RSportfolioPOETRYBirthday Parties and Nazis
by Stephanie Liang

Runestone, Volume 1 


Birthday Parties and Nazis 

I would not call myself a Nazi sympathizer—
            What does that word even mean, sympathizer?
But ever since that time in the 4th grade
When my arch nemesis Maureen
Invited me to her birthday party,
I realized I needed to give more people a chance.
You’re probably thinking, well she’s not a Nazi.

Let me explain. In senior year of high school,
We learned a term in psychology called
The Fundamental Attribution Error.
Which was pretty much a fancy way of saying,
When some asshole on the highway cuts you off,
Your first reaction is to blare your horn and scream
            Something along the lines of:
You fucking asshole! You stupid fucking asshole!
Meaning, you think he cut you off because he is
Fundamentally a stupid asshole and not because
His child might be dying in the hospital.

Well since we’re on the subject of dying children—
Imagine yourself, for a moment, in postwar Germany:
One son is dead, your other is dying.
There is never any bread and you come home
To an empty table, an extra chair.
Until suddenly, this God-like man arrives,
Veiled in light, promising to feed your children.
            By God, you want to feed your children.

You notice shops closing, you see the trains running
Out of the city into the horizon until they disappear.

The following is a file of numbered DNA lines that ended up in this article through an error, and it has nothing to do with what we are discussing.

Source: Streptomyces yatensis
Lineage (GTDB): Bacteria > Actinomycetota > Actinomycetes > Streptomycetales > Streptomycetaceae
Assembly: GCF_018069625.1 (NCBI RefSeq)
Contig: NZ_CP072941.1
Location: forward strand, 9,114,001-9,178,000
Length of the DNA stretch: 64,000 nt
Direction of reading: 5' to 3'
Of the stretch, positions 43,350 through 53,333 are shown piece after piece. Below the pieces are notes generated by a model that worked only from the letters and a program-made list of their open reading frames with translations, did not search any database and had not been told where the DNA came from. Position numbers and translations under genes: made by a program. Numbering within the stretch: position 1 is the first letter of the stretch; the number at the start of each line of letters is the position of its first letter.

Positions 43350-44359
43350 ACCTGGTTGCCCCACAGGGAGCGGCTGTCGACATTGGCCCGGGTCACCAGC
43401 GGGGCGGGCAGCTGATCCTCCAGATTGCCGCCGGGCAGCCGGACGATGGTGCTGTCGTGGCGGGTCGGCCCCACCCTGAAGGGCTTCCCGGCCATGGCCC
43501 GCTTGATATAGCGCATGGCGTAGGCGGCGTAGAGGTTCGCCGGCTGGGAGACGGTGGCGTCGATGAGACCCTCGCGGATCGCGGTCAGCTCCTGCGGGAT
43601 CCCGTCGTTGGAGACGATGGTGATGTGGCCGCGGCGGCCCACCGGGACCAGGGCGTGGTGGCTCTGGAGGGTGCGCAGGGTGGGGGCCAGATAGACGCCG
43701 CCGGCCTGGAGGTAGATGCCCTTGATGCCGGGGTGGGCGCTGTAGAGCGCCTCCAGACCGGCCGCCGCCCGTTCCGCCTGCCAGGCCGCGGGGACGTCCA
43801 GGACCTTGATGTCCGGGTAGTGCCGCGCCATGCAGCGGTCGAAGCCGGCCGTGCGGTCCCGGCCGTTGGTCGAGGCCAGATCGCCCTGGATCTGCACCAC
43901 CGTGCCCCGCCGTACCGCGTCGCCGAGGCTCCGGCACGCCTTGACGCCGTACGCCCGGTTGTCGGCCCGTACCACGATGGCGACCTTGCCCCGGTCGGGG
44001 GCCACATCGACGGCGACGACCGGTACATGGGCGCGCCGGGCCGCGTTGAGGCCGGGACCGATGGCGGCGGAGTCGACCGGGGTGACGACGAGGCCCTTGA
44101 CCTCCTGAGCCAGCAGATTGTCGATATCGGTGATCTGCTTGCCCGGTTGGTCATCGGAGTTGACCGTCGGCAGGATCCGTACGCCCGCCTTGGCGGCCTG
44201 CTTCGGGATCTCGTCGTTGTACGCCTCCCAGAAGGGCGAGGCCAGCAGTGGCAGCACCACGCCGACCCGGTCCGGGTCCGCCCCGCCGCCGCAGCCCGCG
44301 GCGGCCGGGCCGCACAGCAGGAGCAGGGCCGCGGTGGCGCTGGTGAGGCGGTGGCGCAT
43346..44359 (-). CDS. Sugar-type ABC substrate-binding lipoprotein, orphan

You sometimes hear faint shrieks in nighttime.
But mostly, you notice the bread on the table
            And your son’s fattened ribcage.

On an essay question, I was once asked to answer:
Does silence equal complicity—In other words,
Should the Germans who knew be held equally responsible?
(“Knowing” is a funny word here. There are accounts of
            The stench of burning flesh enveloping the air;
            Choking people like an un-washable fog above the city).

And I answered. Unequivocally. Yes.
They were just as evil as the Nazis themselves. Put them all to death!
            But then I think about Maureen, and I think about driving on the highway,
            And I think about never having enough bread and
            Watching your children die in the war and then
            Watching your children die at home,
And I realize, no one can say for certain that
If given the choice to be a Nazi, they wouldn’t have taken it.


Stephanie Liang

University of Pittsburgh

Stephanie Liang is a rising junior at the University of Pittsburgh studying English literature and economics. She has loved poetry from a young age and is just starting to share her work with the world. She is excited to see her first two works published in Runestone Journal and another one of her pieces will be appearing in Rainy Day Magazine in the upcoming year.


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